a flightplanning example
You asked for it, so here comes a #weatherwednesday #flightplanning example!
For a general overview, I checked satellite images and SIGMET against today‘s North Atlantic Tracks (A). After a glimpse at the HIL (hold item list) I knew my #plane was fully fit for #flight (B) – but that particular #aircraft was not PBCS (performance based communication / surveilance) certified, so I wouldn‘t be able to plan tracks S/T/U.
Next, I checked NOTAM and #airport weather for departure, destination and possible Alternate #aerodrome (C) – eventually selecting CGN as 1st ALTN (D), given all operating minima were met (D).
After adjusting the ZFW (zero fuel weight) and setting the CONT (contingency fuel) policy, I performed a brief pre-calculation of take-off / landing performance, finding no restriction.
Now, it was route planning time!
I routinely calculated a minimum fuel, charge, time track, plus the available NAT tracks (E). Murphy‘s law struck: most efficient routes were tracks Y -Z…which looked fine on the significant weather chart (SIGWX, E). However, once again weather didn’t stick to the forecast, and thunderstorms with tops above #flightlevel 400 (B) affected those optimum tracks.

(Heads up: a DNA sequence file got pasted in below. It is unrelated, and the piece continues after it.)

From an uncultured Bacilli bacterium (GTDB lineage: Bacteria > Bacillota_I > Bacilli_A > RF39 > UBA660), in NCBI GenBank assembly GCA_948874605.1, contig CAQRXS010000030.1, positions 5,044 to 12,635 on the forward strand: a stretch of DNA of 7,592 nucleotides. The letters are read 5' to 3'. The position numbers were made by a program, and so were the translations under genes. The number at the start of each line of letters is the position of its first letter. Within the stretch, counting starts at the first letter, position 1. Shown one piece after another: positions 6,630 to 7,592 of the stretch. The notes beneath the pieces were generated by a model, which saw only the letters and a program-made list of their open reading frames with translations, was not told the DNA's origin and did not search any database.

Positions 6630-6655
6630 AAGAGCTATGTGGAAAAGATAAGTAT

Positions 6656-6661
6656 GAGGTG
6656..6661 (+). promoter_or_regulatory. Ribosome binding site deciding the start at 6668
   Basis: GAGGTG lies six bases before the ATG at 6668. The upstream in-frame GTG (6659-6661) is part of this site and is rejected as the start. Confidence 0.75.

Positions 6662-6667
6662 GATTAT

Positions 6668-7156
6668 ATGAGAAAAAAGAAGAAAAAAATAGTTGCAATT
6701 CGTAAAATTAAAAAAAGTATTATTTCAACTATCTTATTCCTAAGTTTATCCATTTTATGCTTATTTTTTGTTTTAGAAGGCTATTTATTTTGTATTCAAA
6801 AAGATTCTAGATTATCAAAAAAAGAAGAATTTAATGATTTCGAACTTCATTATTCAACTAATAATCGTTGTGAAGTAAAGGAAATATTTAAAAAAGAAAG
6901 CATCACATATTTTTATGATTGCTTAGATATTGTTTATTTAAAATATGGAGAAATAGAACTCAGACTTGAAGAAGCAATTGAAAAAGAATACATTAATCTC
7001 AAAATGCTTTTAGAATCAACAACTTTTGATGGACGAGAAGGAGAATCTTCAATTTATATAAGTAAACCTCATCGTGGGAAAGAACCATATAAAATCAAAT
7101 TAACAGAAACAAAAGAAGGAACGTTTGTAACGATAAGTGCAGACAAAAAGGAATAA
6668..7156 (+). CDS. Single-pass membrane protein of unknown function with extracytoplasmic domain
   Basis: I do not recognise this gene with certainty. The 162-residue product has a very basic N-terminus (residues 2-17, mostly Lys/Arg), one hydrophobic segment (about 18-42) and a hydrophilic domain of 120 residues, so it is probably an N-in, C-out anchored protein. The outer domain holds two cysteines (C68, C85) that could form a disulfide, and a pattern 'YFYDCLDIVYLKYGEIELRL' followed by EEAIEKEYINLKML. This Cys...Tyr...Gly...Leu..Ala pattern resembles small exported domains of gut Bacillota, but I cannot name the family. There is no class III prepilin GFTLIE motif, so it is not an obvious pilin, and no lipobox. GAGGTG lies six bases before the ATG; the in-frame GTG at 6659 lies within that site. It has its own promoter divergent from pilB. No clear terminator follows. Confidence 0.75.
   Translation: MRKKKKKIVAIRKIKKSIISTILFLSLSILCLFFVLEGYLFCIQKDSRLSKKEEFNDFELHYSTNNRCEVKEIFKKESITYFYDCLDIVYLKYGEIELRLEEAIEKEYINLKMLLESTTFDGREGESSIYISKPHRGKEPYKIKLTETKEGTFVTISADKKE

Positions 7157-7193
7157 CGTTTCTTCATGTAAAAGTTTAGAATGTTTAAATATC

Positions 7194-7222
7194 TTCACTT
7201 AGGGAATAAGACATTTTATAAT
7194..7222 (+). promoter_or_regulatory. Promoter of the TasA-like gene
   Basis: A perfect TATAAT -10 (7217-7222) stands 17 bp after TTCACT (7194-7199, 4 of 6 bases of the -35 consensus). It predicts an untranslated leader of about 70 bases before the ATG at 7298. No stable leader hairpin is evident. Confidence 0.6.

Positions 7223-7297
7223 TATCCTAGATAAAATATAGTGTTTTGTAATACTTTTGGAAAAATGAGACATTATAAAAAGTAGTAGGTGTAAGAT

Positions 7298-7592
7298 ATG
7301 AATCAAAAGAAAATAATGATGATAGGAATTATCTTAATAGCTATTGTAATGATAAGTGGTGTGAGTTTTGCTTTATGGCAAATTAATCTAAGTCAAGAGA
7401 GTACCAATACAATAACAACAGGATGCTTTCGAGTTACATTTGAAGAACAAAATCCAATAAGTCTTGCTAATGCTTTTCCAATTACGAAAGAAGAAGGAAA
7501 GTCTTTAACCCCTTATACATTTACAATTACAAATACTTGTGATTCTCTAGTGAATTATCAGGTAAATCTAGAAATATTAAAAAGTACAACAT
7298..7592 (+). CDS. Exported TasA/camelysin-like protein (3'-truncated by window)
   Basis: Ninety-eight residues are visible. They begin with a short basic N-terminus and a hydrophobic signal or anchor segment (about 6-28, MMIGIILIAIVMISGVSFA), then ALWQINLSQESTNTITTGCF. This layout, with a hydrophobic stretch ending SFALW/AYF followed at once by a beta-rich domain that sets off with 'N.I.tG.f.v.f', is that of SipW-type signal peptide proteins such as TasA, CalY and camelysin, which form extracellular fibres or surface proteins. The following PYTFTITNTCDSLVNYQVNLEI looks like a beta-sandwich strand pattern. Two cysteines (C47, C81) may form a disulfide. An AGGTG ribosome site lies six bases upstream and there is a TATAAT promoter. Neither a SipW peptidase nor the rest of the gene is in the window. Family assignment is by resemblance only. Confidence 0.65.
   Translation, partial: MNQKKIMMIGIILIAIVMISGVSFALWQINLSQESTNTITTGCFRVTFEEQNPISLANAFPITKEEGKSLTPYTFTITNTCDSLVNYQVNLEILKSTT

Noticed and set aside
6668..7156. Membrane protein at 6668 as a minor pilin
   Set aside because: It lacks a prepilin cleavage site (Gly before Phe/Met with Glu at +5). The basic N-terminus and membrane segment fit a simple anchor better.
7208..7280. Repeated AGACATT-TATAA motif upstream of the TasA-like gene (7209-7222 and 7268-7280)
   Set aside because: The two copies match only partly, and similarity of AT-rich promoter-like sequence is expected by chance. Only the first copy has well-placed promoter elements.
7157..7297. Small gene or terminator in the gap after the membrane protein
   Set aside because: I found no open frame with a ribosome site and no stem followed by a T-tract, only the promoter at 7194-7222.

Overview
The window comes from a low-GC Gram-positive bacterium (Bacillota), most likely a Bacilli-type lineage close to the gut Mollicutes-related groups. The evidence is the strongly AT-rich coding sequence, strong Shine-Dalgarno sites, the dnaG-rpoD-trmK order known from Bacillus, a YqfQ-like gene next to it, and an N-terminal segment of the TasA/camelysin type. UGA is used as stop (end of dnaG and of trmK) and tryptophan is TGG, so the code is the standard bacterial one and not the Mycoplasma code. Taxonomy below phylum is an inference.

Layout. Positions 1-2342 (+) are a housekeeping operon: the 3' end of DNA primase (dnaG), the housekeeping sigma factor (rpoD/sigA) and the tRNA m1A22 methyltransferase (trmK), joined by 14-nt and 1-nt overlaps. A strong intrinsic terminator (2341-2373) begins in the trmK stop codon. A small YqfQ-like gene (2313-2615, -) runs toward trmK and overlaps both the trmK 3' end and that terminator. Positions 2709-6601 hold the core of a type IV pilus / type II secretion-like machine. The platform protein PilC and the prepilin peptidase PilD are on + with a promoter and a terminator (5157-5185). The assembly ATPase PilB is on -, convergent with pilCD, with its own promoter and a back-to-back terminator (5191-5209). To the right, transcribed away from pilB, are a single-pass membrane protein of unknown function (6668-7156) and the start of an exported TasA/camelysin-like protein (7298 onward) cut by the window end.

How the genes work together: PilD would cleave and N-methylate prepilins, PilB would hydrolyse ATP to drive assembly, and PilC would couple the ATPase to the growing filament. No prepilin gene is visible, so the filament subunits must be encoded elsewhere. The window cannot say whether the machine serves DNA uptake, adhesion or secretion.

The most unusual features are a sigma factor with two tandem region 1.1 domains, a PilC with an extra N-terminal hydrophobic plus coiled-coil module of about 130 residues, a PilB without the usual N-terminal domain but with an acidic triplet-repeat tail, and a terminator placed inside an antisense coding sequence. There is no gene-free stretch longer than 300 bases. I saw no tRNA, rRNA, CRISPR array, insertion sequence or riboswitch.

I quickly ruled out a routing slightly further north, as severe turbulence was forecast around Newfoundland (see E). A routing along the east coast and a northern track proved some 30 mins longer (let alone the additional fuel/cost).
So I tried some options further south – and there it was: the best alternative I‘d get! At just some 3-5 mins slower (G), the red route (also shown in E) was south and clear of both tracks and thunderstorms (F) and turbulence.
I checked on possible enroute NOTAM/restrictions (none) and adjusted the flight profile to avoid the tropopause (as this tends to be bumpy; H).
Then, I released the #flightplan, attaching some #briefing remark for the #pilot and the NAT track message.
So all done? Well, no – there was another Florida #flight waiting to be planned 🤷🏼♀️
#flightplanningissexy #ilovemyjob #flying #avgeek #aviation #lovemyjob #flightdispatcher #dispatcher #dispatcherproblems #aviationlovers #dreamjob
This little flightplanning-article was written by Kirsten, working a a flight operation officer in FRA